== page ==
Sanders Walks Away from Game: Cool or Drool?

Dan Bisno and Henry Weissberg

Welcome to this week’s edition of “Cool or Drool?” We are your one-stop shop for biased opinions on off-the-field sports stories.

It’s been an eventful season for the Milwaukee Bucks. Losing the second overall draft pick, Jabari Parker, to a torn ACL devastated fans who had high hopes for the young prospect. Players like Giannis Antetokounmpo and Brandon Knight stepped up for the Bucks and put up great numbers before the All-Star break. Then, in a move that surprised almost everyone, the Bucks dealt away Knight in a three-way trade, in which they acquired Michael Carter- Williams from the Philadelphia 76ers and Tyler Ennis and Miles Plumlee from the Phoenix Suns. The move, while promising, adds elements of uncertainty and anxiety to a young and inexperienced team.

After all these bumps in the Bucks’ 2015 campaign, the NBA world was turned on its head on Feb. 25 when Larry Sanders announced his unexpected retirement from the league. In an eventful season, this news takes the cake. The emotional video posted by The Players’ Tribune shows Sanders discussing his struggles with streaks of depression and anxiety.

Much to the surprise of the NBA world, he said, “I’m a person, I’m a father, I’m an artist. I’m a writer, I’m a painter, I’m a musician, and sometimes, I play basketball.”

This is something that is easy for us fans to forget. We sit on our La-Z-Boys and enjoy the game we love, but lose sight of the fact that the performers we watch on TV every night are humans too. They are more than objects of perfection for our enjoyment — they are people.

Sanders said that he understands why some fans disagree with his decision to give up the game.

“People really like labels,” he said. “I think this is seen to be a desirable or lucrative position, so people say, ‘How could you be unhappy there?’”

Sanders described checking himself into a local mental health treatment program at Rogers Memorial Hospital to combat his depression.

“It taught me a lot about myself,” he said. “It taught me a lot about what is important, where I would want to devote my time and energy.”

While some fans were supportive of Sanders’ struggles, showing him sympathy and affection, others were harsh and hurtful in their feedback. The public frequently fails to understand the circumstances surrounding players’ personal lives and the demanding mental environment that the NBA fosters.

In a tweet addressed to the “haters,” Sanders said, “Please, spit your poison out. … Judge me instead of looking in the mirror.”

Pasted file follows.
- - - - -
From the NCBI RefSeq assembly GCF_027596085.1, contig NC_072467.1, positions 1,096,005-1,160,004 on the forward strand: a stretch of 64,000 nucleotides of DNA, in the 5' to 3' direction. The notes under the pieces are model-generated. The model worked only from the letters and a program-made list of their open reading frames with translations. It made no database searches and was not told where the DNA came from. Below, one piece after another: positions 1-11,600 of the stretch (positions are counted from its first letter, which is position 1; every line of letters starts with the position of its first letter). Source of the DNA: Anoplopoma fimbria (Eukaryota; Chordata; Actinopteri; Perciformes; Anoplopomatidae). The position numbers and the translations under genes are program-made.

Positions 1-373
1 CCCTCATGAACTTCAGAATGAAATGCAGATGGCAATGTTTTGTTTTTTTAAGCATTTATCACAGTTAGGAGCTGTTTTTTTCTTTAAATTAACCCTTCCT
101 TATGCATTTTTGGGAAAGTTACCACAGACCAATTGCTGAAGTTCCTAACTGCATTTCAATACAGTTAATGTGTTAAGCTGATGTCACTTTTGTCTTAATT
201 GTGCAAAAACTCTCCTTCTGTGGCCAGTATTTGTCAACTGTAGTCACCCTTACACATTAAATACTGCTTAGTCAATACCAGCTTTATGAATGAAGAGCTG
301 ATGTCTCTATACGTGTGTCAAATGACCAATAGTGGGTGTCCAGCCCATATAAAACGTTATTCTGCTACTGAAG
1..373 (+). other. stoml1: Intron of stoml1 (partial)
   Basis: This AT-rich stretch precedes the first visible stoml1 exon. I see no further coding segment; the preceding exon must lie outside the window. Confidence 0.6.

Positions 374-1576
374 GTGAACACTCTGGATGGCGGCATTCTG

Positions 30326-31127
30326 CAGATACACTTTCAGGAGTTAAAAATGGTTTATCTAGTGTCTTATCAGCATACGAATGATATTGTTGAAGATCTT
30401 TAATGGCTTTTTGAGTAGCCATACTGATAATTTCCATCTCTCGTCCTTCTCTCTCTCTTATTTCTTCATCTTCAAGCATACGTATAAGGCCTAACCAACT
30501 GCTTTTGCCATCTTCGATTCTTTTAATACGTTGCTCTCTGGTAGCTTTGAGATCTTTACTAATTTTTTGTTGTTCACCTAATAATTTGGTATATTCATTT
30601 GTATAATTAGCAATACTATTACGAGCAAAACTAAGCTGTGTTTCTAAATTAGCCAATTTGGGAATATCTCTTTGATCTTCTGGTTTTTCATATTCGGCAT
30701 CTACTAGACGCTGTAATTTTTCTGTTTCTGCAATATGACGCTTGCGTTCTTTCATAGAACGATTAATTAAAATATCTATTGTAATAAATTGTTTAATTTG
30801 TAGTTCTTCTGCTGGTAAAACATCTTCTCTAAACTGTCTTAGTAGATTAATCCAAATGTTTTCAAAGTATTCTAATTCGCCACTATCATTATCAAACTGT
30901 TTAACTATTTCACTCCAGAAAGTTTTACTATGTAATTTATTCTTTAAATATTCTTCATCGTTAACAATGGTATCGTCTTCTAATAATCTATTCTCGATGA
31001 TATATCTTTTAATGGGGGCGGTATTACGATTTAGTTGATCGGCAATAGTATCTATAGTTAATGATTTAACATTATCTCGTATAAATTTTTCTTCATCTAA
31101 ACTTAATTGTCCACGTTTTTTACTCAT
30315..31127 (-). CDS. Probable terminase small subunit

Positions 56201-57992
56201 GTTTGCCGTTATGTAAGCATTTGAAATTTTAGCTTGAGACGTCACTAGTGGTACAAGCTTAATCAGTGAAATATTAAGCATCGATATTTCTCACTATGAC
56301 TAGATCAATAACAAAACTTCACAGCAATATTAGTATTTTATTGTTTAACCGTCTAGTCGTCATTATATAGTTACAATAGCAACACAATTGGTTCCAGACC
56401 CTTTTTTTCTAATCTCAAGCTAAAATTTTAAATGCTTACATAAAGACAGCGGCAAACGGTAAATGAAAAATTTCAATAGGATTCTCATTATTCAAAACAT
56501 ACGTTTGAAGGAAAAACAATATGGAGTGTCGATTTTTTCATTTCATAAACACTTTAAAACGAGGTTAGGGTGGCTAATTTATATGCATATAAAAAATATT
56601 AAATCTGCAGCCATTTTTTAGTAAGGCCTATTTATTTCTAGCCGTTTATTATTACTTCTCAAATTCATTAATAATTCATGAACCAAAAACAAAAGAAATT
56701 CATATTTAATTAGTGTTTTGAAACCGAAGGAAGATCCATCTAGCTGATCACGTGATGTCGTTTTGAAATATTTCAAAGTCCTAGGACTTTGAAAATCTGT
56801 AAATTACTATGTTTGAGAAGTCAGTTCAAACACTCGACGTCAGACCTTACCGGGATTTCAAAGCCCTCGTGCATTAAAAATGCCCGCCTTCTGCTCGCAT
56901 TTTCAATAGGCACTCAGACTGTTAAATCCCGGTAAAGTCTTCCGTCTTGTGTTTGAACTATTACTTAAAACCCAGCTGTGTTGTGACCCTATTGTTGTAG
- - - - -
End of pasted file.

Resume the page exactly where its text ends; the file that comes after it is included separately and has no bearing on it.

That metaphorical mirror acts as a sign that that the judgmental fan is failing to see their own biases and suggests that Sanders might be behind the mirror, staring back at the viewer. Sadly, of his 28,300 followers, only 41 retweeted. It seems more fans have gathered to ridicule Sanders than to aid him.

While Sanders’ recent mental health treatment resulted in his decision to leave the NBA, his mental health was not an afterthought for the Bucks. Nearly a year ago, the Bucks hired a team psychologist named Ramel Smith, whose job involves traveling with the team and observing atypical behavior. Smith helped Sanders tackle his issues by focusing on meditation.

Before leaving the league, Sanders was offered the opportunity to stay on the Bucks’ payroll without playing in games. He would go to practices, attend team meetings, and follow through with his regular drug testing and mental health treatment. Sanders decided to decline this generous offer, leaving behind the four-year, $44 million contract extension he signed last offseason. Many of us can’t imagine walking away from an eight-figure payday, but Sanders simply didn’t believe his mental health would improve if he didn’t leave the NBA behind.

Sanders’ story reminds us of the reality we love to romanticize. We prefer to see our heroes in front of the flashing lights, in the high-flying ads and as cold-blooded champions or respected failures. We become blind to their personal aspirations and problems. Watching Sanders reveal his struggles in front of the camera is hard for us. It is saddening, harmful, and worst of all, it never crossed our minds. As fans, it is our duty to support him as much as we can, although we yearn to see his face on the hardwood again. Sanders’ bravery and honesty teaches us a valuable lesson, and for that, he is 100 percent cool.